Vulnerability is strength

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For years I thought it was best to be strong and keep my emotions in check:

never cry at work

try and look on the bright side

don’t tell people how you really feel

just pull yourself together

never show weakness

These were just some of the messages that I told myself and I really believed them.

Once or twice, early on in my career, I let my guard down and revealed how I felt about things at work.  But each time I was criticised and belittled; and, as a result, I quickly got the message that it was best not to say what was really going on for me, as it made others see me as a victim or as someone who couldn’t cope with the pressures of work.  Gradually, I created a hard outer shell of confidence and positivity, letting the outside world see that I was coping well and that I didn’t need any help.

It wasn’t until I began my own personal therapy that I realised how much of myself I had hidden away.  During my counselling I was encouraged to use nesting dolls to express myself and this really seemed to unlock something inside me.  Initially, I found it easy to identify the part of myself that I now recognise as my outer self.  This is the side that I have tended to show to others most often: it is the outer nesting doll which hides the other dolls inside.  This part of me is the confident, strong, positive and sociable side that I know I have learned to develop through my professional life where I felt strongly that it was crucial to appear skilled, knowledgeable and in control.  Having recognised this, it made me realise that I have relied heavily on this part of myself for many years. 

Once I had identified this, it was easier to recognise the inner vulnerable, quiet, insecure me.  This was the tiny nesting doll at the centre and when I recognised her I realised how strongly the biggest doll wanted to push her aside.  This was an intense moment, as I actually did throw the small doll on the floor as I was speaking, making me realise how often I had metaphorically done that in my life and not given that vulnerable side of myself a voice.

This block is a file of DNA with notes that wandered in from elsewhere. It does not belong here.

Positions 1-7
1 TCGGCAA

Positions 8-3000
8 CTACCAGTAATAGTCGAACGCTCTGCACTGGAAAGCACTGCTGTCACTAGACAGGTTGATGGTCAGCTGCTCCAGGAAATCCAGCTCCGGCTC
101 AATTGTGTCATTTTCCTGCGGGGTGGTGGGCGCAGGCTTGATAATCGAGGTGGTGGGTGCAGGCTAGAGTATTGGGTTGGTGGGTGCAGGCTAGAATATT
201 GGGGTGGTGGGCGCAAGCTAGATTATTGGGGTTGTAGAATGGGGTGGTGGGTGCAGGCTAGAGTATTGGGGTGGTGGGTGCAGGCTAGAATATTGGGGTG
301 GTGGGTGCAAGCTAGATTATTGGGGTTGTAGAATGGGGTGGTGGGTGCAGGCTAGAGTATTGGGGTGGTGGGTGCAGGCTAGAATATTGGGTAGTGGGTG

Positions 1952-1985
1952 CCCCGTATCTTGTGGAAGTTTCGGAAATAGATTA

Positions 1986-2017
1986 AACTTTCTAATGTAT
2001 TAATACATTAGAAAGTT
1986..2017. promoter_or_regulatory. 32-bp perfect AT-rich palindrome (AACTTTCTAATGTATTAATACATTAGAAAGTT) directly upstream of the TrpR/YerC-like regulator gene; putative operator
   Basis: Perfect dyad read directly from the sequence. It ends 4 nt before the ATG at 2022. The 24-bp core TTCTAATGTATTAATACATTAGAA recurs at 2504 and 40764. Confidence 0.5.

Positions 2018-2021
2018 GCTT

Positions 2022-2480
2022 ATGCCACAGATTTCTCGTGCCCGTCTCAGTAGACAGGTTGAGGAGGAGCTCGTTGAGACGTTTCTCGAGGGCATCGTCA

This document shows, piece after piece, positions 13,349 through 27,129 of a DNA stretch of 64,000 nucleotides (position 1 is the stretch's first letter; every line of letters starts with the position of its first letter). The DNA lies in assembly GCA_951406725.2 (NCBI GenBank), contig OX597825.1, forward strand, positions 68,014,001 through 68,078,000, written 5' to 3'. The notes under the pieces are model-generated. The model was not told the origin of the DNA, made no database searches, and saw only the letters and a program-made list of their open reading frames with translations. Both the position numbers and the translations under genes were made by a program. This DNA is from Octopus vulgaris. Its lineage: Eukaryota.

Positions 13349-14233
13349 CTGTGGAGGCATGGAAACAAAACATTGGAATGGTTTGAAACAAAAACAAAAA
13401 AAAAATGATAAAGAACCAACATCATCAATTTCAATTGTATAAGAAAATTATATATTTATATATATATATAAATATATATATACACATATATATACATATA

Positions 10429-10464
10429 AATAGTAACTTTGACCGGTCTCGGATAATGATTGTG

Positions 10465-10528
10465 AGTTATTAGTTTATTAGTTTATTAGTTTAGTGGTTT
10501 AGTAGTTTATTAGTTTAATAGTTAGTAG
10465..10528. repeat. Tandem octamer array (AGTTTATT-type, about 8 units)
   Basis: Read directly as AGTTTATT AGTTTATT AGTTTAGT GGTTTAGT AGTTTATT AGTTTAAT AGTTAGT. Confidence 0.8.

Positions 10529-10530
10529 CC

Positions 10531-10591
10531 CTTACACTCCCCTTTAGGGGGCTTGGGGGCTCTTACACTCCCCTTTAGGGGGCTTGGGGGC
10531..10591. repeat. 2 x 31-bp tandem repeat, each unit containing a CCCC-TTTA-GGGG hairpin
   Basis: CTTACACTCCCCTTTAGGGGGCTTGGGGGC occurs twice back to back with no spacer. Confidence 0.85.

The best person to help to put my experiences into a broader context and to really highlight the power of vulnerability is Brené Brown, who is an American research professor, lecturer, author and podcast host.  She is best known for her TED talk in 2010 “The Power of Vulnerability” where she explained that vulnerability is the heart of meaningful human experience.  Go and watch it at or YouTube – you really won’t regret it.  She also wrote “The Power of Vulnerability” (2013) which helps to dispel the myth that vulnerability is weakness and reveals that it is, in truth, our most accurate measure of courage.  When we dare to drop the armour that protects us from feeling vulnerable, we open ourselves up to the experiences that bring purpose and meaning to our lives.

One of the reasons being vulnerable feels so scary is that we’re all afraid of being judged.  It can feel terrifying to reveal our inner emotions, whether they are fear, shame or hope.  By allowing ourselves to be seen, we allow others to put themselves in our shoes.  Vulnerability builds empathy and understanding for everyone involved.

We all need to feel that we belong, but often we mistake ‘fitting in’ for belonging.  When we try to fit in, we adapt to the given social situation instead of maintaining our authentic self.  We do this because we are afraid of being rejected for who we really are.  Being vulnerable, while scary, is necessary to help you find the people who will accept you for your authentic self.

Going back to my own personal experience, I realise how much this resonates with me.  I appreciate how much of myself I’ve hidden away behind a big smile, a confident attitude and a “fun” personality.  I thought that’s what everyone wanted to see and that’s what I needed to be to fit in.  This sociable party girl was the side I showed to others because I was afraid of being rejected for being the real me.  It makes me sad to feel that I was brought up in a generation where vulnerability was seen as a weakness; but I feel confident that this is being recognised as an outdated approach and there is a bright future ahead where vulnerability is seen as strength, helping the human race to feel connected on a deeper level.

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